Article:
Since their formation in 1990, Krisiun have become a death metal institution. Having started out completely on the raw, blackened side of the spectrum, the Brazilian trio has slowly embraced their melodic and catchy sides in evolving their particular brand of death metal. And on their tenth full length Forged in Fury, they further solidify that transition. There’s not much here we haven’t heard before, but overall it’s a reliable listen.
As a whole, Forged in Fury is fine. In a sense, there’s a lot to be said for sticking with a tried-and-true formula; Krisiun are still plenty brutal and haven’t lost any steps. “Scars of Hatred” kicks things off with the band’s signature, galloping blasts and wastes no time at all setting the tone for what’s to come. Alex Camargo’s vocals on this track have an effect reminiscent of the drowning sound from Morbid Angel’s “Where the Slime Live” — it’s a nice little surprise and adds to the track. “Ways of Barbarism” lives up to its title with a classic, primal, Krisiun sound, frenetic drumming from Max Kolesne, and a deep bass solo from Camargo.
Unfortunately, there just isn’t much to get excited about through the middle of the album. “Burning of the Heretic” gets the bravest, with an almost uncharacteristic breakdown of sorts in the middle of the track. The very next track, “The Isolated Truth,” has an extremely catchy march step beat to it, but even with these two tracks the middle of the album can’t help but feel a bit off kilter.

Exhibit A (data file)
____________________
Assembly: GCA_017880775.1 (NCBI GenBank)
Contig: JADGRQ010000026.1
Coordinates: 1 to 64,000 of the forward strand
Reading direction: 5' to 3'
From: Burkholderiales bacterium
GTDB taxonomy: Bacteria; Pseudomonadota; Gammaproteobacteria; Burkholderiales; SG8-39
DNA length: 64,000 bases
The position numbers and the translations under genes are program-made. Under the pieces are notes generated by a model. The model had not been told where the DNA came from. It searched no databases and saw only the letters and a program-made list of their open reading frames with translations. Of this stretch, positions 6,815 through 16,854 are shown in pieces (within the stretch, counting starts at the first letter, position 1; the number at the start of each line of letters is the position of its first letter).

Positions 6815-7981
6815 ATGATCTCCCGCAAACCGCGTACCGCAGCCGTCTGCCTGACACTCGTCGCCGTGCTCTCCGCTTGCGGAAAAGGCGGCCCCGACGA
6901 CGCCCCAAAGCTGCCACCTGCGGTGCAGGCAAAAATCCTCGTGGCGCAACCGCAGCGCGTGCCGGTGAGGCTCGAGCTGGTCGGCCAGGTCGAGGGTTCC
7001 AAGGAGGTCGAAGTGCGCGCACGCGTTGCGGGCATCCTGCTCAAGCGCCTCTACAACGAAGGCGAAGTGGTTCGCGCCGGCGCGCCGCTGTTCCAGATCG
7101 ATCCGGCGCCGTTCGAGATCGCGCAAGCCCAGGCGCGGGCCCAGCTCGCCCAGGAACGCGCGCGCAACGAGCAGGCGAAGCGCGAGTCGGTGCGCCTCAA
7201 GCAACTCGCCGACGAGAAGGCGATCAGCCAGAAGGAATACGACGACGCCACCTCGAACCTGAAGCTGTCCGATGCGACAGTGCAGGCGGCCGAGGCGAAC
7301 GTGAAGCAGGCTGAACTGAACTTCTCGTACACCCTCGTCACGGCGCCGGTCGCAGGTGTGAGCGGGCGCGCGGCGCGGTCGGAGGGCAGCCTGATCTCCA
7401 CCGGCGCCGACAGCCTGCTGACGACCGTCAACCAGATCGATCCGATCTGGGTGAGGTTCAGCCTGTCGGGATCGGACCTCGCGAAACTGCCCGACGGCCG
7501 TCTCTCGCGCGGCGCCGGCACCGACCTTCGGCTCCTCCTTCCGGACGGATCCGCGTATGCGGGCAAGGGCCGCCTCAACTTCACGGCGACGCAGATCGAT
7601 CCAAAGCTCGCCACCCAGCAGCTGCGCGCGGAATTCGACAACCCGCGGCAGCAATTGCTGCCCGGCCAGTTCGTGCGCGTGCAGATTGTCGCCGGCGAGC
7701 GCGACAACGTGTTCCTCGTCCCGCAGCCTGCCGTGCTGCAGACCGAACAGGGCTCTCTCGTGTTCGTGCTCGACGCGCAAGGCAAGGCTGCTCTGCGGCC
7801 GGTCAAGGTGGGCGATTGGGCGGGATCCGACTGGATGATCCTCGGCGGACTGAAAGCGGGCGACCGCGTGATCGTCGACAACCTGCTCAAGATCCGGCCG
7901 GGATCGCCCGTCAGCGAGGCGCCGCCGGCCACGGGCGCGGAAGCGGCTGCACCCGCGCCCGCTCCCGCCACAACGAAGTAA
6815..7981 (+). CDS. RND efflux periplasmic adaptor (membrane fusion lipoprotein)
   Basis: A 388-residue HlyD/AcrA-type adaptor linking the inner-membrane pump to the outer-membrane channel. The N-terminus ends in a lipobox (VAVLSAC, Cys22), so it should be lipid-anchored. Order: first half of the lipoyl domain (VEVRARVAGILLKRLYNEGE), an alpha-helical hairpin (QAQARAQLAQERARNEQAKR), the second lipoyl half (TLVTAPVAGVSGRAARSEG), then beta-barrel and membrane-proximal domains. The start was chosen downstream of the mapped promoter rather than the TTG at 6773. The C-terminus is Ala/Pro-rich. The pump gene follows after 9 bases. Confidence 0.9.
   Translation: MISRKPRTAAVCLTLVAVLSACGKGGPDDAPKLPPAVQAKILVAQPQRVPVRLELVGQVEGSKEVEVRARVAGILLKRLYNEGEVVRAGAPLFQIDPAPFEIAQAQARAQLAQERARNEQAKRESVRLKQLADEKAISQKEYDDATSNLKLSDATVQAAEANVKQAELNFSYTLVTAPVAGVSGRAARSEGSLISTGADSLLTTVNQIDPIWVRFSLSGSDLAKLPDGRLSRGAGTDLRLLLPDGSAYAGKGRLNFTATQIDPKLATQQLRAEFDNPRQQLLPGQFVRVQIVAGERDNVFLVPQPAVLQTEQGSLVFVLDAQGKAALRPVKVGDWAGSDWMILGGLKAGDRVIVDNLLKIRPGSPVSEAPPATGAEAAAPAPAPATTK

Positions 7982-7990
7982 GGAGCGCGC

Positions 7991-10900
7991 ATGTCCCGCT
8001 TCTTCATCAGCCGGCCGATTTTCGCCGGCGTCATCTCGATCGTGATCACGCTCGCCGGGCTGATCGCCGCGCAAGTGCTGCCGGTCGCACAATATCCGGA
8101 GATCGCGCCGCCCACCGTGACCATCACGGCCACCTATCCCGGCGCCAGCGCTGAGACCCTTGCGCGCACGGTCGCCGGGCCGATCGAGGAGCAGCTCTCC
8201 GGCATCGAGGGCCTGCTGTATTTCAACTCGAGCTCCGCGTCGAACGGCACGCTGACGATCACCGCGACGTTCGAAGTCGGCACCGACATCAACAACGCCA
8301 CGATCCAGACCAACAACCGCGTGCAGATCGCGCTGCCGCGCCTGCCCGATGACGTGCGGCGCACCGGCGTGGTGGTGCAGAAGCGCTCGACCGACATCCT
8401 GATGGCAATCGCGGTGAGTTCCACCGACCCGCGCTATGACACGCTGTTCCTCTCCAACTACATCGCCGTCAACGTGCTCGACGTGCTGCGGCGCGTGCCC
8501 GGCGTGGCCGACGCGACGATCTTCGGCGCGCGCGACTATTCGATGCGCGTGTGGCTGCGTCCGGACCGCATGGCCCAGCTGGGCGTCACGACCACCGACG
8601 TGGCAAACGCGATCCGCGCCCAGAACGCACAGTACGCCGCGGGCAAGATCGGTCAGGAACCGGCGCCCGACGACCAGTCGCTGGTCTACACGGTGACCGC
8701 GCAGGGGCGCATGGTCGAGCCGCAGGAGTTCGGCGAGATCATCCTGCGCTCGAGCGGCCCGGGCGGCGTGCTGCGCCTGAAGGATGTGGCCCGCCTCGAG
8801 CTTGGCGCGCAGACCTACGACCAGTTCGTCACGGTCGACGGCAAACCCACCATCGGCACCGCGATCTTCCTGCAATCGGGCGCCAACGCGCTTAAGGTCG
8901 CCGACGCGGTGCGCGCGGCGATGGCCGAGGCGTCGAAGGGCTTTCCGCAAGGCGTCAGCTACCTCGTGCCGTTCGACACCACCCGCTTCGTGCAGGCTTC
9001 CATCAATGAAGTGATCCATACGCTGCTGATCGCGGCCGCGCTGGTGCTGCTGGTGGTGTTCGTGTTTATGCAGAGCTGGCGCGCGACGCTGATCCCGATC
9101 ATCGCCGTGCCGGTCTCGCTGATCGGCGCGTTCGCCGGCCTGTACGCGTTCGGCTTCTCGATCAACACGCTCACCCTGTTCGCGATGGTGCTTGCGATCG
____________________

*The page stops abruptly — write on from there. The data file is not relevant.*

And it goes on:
“Timeless Starvation” makes up for the missteps, though, and goes for the throat with the same gusto the band had in their early days. With a furious pacing, Camargo’s abyssal death croaks, and a nice closing guitar solo from Moyses Kolesne, it’s precisely the kind of jolt you need to get things back in gear. But sadly, any goodwill the song builds up evaporates on closer, “Milonga de la Muerte,” a 53-second acoustic passage that doesn’t appear to have much of a point beyond showing us that Kolesne’s also pretty good at acoustic guitar.
All told, Forged in Fury isn’t a bad album though. It may not get as much repeat listening as some of its predecessors, but it shouldn’t have too much trouble slotting in with Krisiun’s discography.